A look of the recent hiring and lay off announcements (compiled by Delay) fills in some of the details. Liberty Mutual Insurance and Fidelity led the way in job creation, again. On the minus side are manufacturing companies like Car Component Technologies, Celestica (which took over much of Cabletron’s manufacturing), Nashua Corp., the Fraser Papers pulp mill and Polyclad Laminates.
Some manufacturing job additions have been announced in the last number of months, primarily in the biotech industry — GlycoFi Inc., Lonza Biologics, Stryker Biotech — or homeland security sector, including Axsys Technologies, Kollsman and the Portsmouth Naval Shipyard.
A quiet growth might be contributing to the economy, the kind of growth that won’t show up in any statistics for years to come. And that’s high-tech research and development, again primarily in the biotech sector.
Commercial real estate brokers like Michael Monks of Nashua, can catch a whiff of it, in the growing demand for R&D space, even while the demand for larger industrial space has been declining.
“The economy itself is starting to see more of an interest level, particularly among high tech,” said Monks. “The strongest market is R&D and flex space.”
Jim Cook, a Manchester attorney who specializes in high-tech ventures, has seen a steady stream of nondisclosure agreements cross his desk as smaller companies merge and grow.
“People are trying to do deals,” he said. “There is an increased level of activity.”
While some of this is financed by so-called “angel investors” the biggest investors seem to be the federal government, particularly in the homeland security sector, spending on everything from nanotechnology to biotech.
Of course, startups don’t create many jobs, and this generation’s new businesses, perhaps wanting to avoid the pitfalls of the Internet bubble that burst at the beginning of the new millennium, has been particularly cautious about taking on new employees.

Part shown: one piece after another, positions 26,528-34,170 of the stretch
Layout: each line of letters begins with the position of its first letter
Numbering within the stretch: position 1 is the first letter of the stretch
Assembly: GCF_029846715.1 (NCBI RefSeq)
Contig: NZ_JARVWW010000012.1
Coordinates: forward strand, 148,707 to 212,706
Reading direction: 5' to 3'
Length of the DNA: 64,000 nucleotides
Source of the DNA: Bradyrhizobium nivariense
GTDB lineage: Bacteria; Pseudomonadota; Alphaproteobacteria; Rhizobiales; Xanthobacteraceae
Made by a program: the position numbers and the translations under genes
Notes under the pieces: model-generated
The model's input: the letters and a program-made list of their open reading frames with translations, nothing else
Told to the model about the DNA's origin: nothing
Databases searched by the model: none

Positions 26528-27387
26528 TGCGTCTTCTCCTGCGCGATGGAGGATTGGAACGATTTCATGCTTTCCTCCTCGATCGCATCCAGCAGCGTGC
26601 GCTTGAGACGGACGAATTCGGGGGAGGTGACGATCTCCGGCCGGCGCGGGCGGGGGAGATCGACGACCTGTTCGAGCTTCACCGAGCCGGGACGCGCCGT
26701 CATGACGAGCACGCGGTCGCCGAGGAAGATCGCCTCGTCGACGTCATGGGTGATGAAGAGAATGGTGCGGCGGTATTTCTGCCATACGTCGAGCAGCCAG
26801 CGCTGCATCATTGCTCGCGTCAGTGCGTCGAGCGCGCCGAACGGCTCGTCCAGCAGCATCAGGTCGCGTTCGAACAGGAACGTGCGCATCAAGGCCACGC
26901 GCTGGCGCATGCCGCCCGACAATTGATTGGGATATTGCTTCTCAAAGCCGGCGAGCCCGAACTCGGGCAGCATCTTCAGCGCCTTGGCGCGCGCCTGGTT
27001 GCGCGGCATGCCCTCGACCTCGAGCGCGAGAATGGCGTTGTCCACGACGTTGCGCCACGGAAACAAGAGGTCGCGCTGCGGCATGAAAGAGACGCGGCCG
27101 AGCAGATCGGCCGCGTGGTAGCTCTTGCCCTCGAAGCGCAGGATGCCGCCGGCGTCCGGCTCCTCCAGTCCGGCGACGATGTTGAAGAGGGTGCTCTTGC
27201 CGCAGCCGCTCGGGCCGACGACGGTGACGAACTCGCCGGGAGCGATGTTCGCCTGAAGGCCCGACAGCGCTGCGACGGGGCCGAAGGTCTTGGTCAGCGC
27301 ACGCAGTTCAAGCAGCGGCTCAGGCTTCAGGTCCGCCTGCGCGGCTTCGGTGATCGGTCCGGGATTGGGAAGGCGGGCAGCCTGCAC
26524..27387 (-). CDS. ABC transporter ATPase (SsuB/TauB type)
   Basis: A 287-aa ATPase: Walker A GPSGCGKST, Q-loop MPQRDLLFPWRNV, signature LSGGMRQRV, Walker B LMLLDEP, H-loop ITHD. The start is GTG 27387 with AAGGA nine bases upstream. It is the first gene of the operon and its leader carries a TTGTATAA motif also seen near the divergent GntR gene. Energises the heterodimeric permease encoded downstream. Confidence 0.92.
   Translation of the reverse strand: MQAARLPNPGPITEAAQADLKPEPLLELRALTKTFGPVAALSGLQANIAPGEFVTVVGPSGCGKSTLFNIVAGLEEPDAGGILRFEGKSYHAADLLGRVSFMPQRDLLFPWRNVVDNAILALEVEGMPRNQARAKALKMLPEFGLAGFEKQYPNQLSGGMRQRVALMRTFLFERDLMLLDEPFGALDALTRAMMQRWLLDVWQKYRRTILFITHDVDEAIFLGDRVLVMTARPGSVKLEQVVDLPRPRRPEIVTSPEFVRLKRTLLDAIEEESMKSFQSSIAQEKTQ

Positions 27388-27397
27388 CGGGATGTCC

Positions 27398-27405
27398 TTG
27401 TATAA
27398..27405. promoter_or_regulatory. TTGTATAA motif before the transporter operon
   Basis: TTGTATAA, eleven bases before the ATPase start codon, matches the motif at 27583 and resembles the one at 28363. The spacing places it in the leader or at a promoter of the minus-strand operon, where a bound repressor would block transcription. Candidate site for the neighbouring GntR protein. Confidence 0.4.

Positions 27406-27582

“They are really delaying hiring,” said Hollis McGuire, regional manager of the Nashua branch of the New Hampshire Small Business Development Center. “They are very conservative when it comes to spending.”
Yet they do provide some hope for the state’s economic future. And some startups just take a long time to get going. Take Powerspan Corp., formerly known as Zero Emissions Technology. It began in New Durham in 1994 and recently landed its first commercial contract, a $100 million pollution technology system for a power plant in Akron, Ohio.
“It’s a long sales cycle,” understated Stephanie Procopis, director of marketing for the company.
Living from angel to angel and small demonstration projects, the company will finally be able to pay back some $60 million in private investment, and — contract in hand — will be able to attract more investment.
The company’s 55 employees outgrew the company’s New Durham facility, where R&D still takes place, and the administrative and commercial engineering departments are now at Pease International Tradeport in Portsmouth. Look for more expansion in the future, Procopis said.
But for the present, most of the economic expansion in the state can be blamed on the usual suspects — consumers. After all, consumer spending accounts for two-thirds of the economy.
Consumer confidence is still relatively high — even with the high cost of gas — though there was a slight dip in May. Even though consumers can’t get much cash out of their homes anymore they still — for the most part - have jobs. And a credit card.
“Consumer are still willing to spend like crazy,” said Thibeault. “We have a negative savings rate. We are spending more than we making, and that continues to stimulate the economy.”
Consumer discretionary spending generally falls into two categories: stuff and fun.
People are still buying stuff. A rainy day will drive a family faster to the malls than a mini-van can. Nationally, retail sales were up 8 percent last month, compared to May of last year, and while there aren’t any figures locally, Nancy Kyle, president of Retail Merchants Association of New Hampshire, hasn’t heard any complaints from her members.